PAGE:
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ZAMFARA GOVERNOR’S MISPLACED PRIORITY
The government should prioritise projects that will impact the mass of the people
That Zamfara is one of the most traumatised and backward states in Nigeria today is not in doubt. Governor Bello Matawalle seemed to have a grasp of the enormity of the task ahead, as outlined in his acceptance speech last month. He had promised to tackle insecurity, resuscitate the state’s comatose educational sector, provide free healthcare to women and children, among other people-oriented agenda. After his assumption of office on May 29, he should have set in motion the machinery to translate those declared objectives into fruition, as they are some of the most critical necessities of the state at present.
Instead, Matawalle has prioritised airport development and given it 100 days to take off because, according to him, that is crucial to the social and economic advancement of Zamfara. Ordinarily, the directive could be seen as an indication of a new chief executive eager to perform, considering the fact that the project was first proposed more than a decade ago during the administration of former Governor Mahmud Shinkafi and had featured in many of the budget proposals of his predecessor, Alhaji Abdulaziz Abubakar Yari.
However, the sad realities of Zamfara at the moment would surely not lend credence to elitist, funds-guzzling ventures like airport. The state has been consistently brutalised by bandits, kidnappers, armed robbers and rustlers. At the height of their reign of terror in November last year, former Governor Yari announced to a bewildered nation that 53 people were killed in Shinkafi Local Government Area; 50 in Maru Local Government; 37 in Maradun Local Government and 15 in Zurmi Local Government alone – all in less than one month. At the same time, over 50 people were kidnapped. Only last weekend, 34 persons were murdered in vicious attacks on Tungar Kafau and Gidan Waya in Shinkafi Local Government.
In the midst of these afflictions and bloodshed, a state government can contribute meaningfully to achieving tranquility, even though internal security is largely a federal government responsibility. Since a peaceful environment is a key prerequisite for the wellbeing and progress of the people, the government of Zamfara State must pursue it vigorously.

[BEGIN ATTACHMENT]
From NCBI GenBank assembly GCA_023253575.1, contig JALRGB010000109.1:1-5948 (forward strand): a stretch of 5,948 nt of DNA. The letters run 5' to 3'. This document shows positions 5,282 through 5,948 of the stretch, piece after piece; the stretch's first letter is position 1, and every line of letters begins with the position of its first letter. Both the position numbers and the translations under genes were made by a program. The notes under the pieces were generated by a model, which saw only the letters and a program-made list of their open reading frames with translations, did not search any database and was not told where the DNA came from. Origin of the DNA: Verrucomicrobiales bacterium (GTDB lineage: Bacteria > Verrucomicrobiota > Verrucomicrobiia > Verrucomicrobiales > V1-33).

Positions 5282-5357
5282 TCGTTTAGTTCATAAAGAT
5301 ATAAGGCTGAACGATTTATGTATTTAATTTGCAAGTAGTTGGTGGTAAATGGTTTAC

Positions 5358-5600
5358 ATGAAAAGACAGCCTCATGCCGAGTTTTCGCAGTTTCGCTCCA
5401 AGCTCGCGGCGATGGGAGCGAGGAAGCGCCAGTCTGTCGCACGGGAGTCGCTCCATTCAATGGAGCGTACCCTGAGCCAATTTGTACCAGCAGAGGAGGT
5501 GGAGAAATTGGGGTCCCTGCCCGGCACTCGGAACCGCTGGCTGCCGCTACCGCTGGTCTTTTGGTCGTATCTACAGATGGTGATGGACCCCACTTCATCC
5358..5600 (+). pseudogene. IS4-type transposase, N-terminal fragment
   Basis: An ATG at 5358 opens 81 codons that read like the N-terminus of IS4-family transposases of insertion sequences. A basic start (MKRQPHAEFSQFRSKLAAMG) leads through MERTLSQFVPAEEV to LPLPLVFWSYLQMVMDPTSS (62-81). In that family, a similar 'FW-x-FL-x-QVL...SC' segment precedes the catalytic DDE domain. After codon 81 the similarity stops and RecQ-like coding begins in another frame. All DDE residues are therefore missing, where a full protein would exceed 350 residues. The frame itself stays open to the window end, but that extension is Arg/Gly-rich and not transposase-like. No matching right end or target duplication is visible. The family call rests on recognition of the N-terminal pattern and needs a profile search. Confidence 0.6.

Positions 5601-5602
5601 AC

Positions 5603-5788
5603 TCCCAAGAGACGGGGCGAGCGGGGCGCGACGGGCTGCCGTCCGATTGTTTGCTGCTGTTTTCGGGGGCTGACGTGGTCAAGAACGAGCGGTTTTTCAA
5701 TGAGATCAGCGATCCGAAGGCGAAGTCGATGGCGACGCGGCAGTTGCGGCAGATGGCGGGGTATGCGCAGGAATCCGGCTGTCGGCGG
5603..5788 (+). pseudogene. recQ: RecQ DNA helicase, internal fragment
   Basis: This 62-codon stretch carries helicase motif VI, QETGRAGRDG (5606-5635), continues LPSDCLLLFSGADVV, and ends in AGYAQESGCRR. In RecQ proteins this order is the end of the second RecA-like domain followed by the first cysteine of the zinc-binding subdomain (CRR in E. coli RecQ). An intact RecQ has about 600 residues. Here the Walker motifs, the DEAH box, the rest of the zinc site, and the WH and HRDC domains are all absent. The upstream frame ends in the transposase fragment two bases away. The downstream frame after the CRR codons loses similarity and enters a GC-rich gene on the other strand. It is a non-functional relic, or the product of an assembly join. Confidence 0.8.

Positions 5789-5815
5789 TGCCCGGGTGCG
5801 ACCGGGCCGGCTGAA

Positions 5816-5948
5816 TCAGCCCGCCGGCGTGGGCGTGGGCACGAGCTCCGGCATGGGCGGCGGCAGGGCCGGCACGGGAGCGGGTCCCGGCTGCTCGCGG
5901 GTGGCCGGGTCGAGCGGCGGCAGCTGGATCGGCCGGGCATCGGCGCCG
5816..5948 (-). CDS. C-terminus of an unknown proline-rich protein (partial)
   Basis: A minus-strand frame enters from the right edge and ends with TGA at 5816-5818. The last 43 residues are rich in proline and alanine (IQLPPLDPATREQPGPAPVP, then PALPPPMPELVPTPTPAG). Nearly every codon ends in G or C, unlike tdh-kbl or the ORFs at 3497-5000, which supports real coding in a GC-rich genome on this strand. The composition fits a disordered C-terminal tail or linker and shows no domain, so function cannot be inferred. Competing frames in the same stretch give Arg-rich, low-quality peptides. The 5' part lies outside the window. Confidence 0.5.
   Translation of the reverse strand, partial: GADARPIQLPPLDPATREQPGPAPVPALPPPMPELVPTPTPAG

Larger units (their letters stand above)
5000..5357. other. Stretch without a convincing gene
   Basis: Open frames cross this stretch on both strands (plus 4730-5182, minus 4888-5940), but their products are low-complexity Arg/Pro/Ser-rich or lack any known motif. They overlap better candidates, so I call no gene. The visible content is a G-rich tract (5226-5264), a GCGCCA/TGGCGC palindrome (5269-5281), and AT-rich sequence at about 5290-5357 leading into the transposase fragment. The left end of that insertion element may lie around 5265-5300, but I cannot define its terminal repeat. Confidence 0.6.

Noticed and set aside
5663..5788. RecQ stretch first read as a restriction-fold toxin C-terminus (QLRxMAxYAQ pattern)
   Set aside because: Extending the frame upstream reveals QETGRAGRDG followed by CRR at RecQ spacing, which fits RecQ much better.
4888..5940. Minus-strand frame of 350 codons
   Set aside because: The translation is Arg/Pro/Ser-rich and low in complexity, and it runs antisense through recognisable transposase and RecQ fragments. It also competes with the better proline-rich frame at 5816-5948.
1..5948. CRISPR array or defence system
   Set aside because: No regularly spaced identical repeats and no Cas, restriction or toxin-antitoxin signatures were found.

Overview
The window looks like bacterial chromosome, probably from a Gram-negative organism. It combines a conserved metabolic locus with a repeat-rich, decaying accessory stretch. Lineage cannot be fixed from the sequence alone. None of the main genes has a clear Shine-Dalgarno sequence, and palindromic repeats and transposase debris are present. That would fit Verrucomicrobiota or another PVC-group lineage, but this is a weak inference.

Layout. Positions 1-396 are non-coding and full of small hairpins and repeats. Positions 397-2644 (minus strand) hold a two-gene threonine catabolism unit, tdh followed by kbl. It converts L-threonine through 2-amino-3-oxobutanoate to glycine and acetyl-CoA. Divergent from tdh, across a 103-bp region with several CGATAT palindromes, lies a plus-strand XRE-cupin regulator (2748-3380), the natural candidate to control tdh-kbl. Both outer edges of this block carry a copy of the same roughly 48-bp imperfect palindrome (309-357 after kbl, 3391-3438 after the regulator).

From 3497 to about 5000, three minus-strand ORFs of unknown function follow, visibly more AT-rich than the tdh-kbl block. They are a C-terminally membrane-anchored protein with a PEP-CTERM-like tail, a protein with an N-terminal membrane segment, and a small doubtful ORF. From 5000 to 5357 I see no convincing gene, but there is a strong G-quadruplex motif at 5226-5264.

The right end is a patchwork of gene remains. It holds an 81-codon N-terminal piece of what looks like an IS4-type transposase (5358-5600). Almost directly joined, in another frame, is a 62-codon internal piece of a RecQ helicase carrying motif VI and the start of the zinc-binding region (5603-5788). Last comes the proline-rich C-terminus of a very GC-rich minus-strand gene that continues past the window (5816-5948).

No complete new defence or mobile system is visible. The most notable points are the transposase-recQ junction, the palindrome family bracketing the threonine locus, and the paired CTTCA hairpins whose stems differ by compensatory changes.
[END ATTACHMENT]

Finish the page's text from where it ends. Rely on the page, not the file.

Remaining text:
Matawalle and his team should also be preoccupied with enhancing schooling. A Federal Ministry of Education official revealed that only 28 candidates from the state sat for the National Common Entrance Examination into the nation’s 104 unity schools last year. The bankrupt system which produces that kind of mediocre and shameful record needs both intensive and extensive attention urgently. No effort should be spared in mentally equipping the youths to enable them to face the mounting difficulties of the present and future. They have remained parasitic for too long. Further abandoning them would unwittingly feed the monstrous criminalities the country is now saddled with.
The health sector in Zamfara is equally miserable. Last year, the former Minister of Health, Professor Isaac Adewole, announced that the state had only 23 medical doctors working in its 24 hospitals. Not even the 100 doctors and 322 nurses the immediate past government reportedly employed or the renovation of Primary Health Centres (PHCs) across the state can adequately address years of official neglect, hence the challenge to reinvigorate the processes and initiate fresh ones. Besides education and health, great efforts should be directed at keeping the populace positively engaged in order to make crimes less attractive to them and place Zamfara on the path of sustainable growth.
With the state’s poor finances and persistent volatility, establishing an airport is clearly ill-advised. Existing ones in Sokoto, Birnin Kebbi and others within the zone can be utilised by Zamfara. Governor Matawalle must realise that saving his state from complete collapse requires a demonstrable responsible leadership that takes into account prudent spending.